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Starbound | Review
Starbound is a survival adventure game with elements of exploring planets, battling bosses, dungeon, mining and so much more.
When you first start off the game it has a little bit of Terraria once you made your way down to the first planet and start mining for resources, cutting trees down and even building a little place to house all your crafting devices. The game shortly after that takes quite the turn when you start visiting The Outpost for quests and traveling to other planets on your ship. The adventure really starts to take off once you enter your first dungeon and get killed for not being ready.
Outpost And Quest Hub
While Starbound is an open world and you can just take off on your ship in what appears to be a massive universe. The game itself can be rather quest focused on the player being challenged to go to different planets in order to progress. Along with things like skill being, ship upgrades, and other items being acquired at the Outpost.
The Outpost has quite a lot going on in it. If you have the money in-game to buy something chances are you don’t need to go out and farm it yourself as there tends to be a lot of vendors with goods for sale. I myself prefer having to go out and acquire materials needed for crafting upgrades for armor or environmental packs. As such, I found having money mostly useless outside of buying ship upgrades which made it bigger.
This place is also where the player can make needed upgrade and skill learning. Without the proper skills tech, there will be areas you are just unable to get to in general. On top of that without some kind of jumping skill, you have issues getting up and down platforms as your armor starts to weigh you down. The hardest part is finding Tech Cards needed to unlock different skills and this will really slow down your gameplay.
The main quest has a two-part cycle per section. The first part gets you to explore a new type of solar system where you are out scanning objects on specific types of planets. The second part has you fighting a boss. Due to that, it has this repeatable rhythm to it that can become a bit lackluster once you have done it a couple of times for each of the different races.
Outside of that, there are other quests to be found in the Outpost and they can range from going into instances to fight bosses to other things like racing and collecting. Most things reward the player with a quest bag that can contain externally hard to find manipulator modules for upgrading their main tool and other components.
It has been a while since I’ve played a game that had such a huge focus as a quest hub to this extent. While it did remove the frustration of not just finding out in the wild a quest NPC. it did remove some of the fun of it. This place overall felt like a way to make the game easier when the rest of it can be quite punishing.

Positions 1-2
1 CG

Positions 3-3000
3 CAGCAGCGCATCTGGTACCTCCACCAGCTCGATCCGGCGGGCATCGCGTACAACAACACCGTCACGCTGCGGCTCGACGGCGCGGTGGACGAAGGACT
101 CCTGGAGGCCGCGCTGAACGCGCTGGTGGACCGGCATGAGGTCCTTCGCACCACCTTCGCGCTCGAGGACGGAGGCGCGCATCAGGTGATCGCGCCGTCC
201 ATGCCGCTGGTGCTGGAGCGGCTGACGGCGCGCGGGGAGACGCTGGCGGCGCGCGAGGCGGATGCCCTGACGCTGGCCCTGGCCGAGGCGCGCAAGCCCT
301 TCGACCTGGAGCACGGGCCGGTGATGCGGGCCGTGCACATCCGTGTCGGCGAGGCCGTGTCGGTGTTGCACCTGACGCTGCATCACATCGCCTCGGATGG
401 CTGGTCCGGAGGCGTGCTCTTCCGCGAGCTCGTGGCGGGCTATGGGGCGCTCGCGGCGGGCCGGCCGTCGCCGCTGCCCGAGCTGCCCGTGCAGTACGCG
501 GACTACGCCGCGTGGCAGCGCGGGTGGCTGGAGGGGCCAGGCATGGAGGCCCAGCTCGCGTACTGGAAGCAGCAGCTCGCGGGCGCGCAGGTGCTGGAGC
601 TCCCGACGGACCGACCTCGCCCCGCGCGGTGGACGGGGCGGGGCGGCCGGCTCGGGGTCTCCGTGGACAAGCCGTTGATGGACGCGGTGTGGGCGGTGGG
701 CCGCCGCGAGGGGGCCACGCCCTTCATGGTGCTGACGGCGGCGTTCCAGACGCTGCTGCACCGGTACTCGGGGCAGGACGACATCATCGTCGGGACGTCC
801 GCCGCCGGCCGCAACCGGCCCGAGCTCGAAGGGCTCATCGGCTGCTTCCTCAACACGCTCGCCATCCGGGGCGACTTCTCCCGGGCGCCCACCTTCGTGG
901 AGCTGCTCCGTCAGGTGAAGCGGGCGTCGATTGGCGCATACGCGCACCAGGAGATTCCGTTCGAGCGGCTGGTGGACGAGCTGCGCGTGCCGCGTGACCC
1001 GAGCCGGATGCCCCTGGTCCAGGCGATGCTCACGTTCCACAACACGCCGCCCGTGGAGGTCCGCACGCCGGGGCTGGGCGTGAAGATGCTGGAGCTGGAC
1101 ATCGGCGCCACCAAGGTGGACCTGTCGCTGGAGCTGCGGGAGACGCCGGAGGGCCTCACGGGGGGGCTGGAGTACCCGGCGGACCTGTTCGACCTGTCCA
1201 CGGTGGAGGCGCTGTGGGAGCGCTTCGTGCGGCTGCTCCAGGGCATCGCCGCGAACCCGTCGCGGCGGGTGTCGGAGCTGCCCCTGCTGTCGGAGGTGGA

Dungeons And Bosses
Starbound can be quite a challenging one where you will die, die, and die some more as you struggle to find your place in it. It can require a lot of moving out of the way of attacks, crafting the right equipment pieces, and just being overall prepared for the adventure each quest will take you on.
While you could find dungeons naturally while out exploring as well. Those tended to be more places of interest than anything else. They were also far less challenging and often played other roles in Starbound. Such as finding a place that contained many objects to scan and had a bit of history behind it.
In terms of getting to the more challenging dungeon locations the game often made that easy on the player. You had a system on the ship called Ship-based Artificial Lattice that allowed you to teleport into a mission that had a dungeon component to it. This for how hard this game can be was a nice element that did not try and add any fluff to the player experience.
These dungeons would often be filled with tarps, mini puzzles and a bunch of other things the player had to survive. Each of them was a little bit different and provided a new experience every time. Some of them would involve timing movement while others parkour challenges for the player to face.
Many times the challenge was just getting to the end boss encounter in one piece. If you were underprepared you would just get wreaked and burn through any supplies you brought like bandages, medical kits and so on.
The most challenging part of them all was the boss fights. Thankfully before you enter each one there would be a respawn location so you did not have to fear getting killed and having to start all over from the start. They were quite the challenge and really required the player to jump, dodge, and move around the battle arena you ended up in.
On top of that, they all were a bit different. While some of them could be purely damaged down with melee or ranged weapons. Others required you to use things in the room or target certain parts of the boss at the right time to even cause any damage at all.
As someone who does enjoy dungeon crawls I found these quite reward overall. There would be loot and blueprints scattered all over the place while clearing them out. The bosses at the end usually provide a nice reward chest as well to loot. This was another fun part of the game once you were prepared for it.